Spyware used to be software that was secretly installed on your computer to track your click habits and send this information to advertisers. Then it morphed into malicious software (malware) able to deploy rootkit and other forms of attacks able to export uids and passwords. This blog will explore the extent of the spyware problem to enterprises.
Why should you worry about spyware? How big a threat is it? What kind of defenses can you use?
Out in the non-enterprise world, it was recently estimated that 89% of computers are infected with spyware. The study referenced here estimates that 31% of computers are infected with Trojan viruses. Bottom line, outside the enterprise firewall there is a huge problem with spyware. So what about within the enterprise?
In this eweek article written November 13, 2006 "Spyware threat marches on", it quotes a recent report by Ponemon Institute. Here is the grim news in their interviews with 500 North American IT professionals:
* 47% of respondents indicated that their companies were incapable of removing spyware from their networks once detected
* 40% believed their enterprises were able to ward off spyware attacks with frequent success
* 83% had full-time anti-spyware initiatives in place
* "Of the technologies being used to fight spyware, 48 percent of respondents said they are only using software that seeks out the attacks at the desktop level, while another 18 percent are using only network-based defenses. Only 21 percent of the companies involved in the research said they are using both types of applications, with 13 percent using no spyware-specific protections at all."
* 98% indicated their firewall is the primary line of defense
My summary of the above is that while 83% have anti-spyware in place, I think they are all living in a state of denial. Why?
Take a look at the latest test from malware-test.com. IT INDICATES THAT ANTI-SPYWARE SOLUTIONS FROM VENDORS DOES NOT WORK. The best success rate against a suite of spyware taken from a honey pot is 49.64%. This means that for the top vendor, it is missing 50% of the attacks! Worse, this trend has been more or less the same since September.
Since many of the spyware attacks are rootkit attacks, let's look at the state of the rootkit detection. In this study released by Symantec this fall, it examined the ability of Symantec and its competitors to first of all detect and then secondly, to successfully remove the rootkits.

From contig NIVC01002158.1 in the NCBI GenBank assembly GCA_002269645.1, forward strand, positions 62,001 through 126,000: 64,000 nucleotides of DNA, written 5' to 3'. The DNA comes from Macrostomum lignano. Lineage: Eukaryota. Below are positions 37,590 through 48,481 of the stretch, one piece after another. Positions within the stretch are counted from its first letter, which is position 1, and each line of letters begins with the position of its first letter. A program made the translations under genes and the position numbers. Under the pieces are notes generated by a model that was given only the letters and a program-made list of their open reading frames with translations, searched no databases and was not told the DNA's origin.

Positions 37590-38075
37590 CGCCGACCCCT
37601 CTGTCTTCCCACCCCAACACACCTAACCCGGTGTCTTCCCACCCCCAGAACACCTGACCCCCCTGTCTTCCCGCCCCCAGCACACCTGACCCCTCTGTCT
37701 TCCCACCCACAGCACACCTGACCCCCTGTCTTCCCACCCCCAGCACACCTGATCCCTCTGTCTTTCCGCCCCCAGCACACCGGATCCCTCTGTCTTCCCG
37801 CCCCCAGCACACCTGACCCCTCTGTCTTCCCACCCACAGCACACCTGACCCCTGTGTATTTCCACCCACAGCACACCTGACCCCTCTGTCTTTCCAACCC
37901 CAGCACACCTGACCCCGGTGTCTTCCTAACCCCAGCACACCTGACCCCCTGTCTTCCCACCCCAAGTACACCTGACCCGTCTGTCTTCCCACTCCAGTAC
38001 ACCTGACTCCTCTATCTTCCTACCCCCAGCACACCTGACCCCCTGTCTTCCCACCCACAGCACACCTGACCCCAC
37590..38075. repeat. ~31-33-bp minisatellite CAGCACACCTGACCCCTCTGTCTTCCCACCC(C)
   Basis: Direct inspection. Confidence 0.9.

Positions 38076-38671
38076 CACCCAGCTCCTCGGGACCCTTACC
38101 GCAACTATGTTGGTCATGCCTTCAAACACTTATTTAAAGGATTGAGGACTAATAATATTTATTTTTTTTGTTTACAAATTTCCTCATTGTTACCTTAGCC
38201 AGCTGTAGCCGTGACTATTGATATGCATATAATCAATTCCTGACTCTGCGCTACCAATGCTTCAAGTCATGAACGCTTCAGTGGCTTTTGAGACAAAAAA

The test was againt 20 rootkit attacks. Symantec could detect all 20, McAfee 17, Webroot and FSecure 15, Sunbelt 12, Trend 10 and Microsoft 5. All the vendors except for 1 missed 3 or more rootkit attacks. Then there was the cleanup. Symantec could only clean up 16, Webroot and FSecure 8, McAfee 7, Sunbelt 5, Microsoft and Trend 3. In other words, from one vendor, comes the admission that they cannot even remove three of the attacks.
Here is some more anecdotal evidence that supports the above. In this blog, it reports Steve Ballmer, head of Microsoft, trying to fix a friend's computer. He couldn't do it so he took it into Microsoft. There a team of engineers found the computer was infected with more than 100 pieces of spyware. They were unable to successfully remove all of it.
What does this mean to your enterprise?
1. You are highly likely to be successfully breached by spyware.
2. There is an excellent chance you will not be able to know you've been breached.
3. The malware will then commence to trap user uids and passwords.
4. This information will be passed out through the firewall.
5. You are therefore at risk of some serious internal attacks.
6. Even when you find the spyware, there is a strong chance you will be unable to remove it.
Bottom line: HIGH CONTINUING RISK.
What more evidence does an enterprise need that they are under continuous attack for which their firewall defenses will not withstand the attack?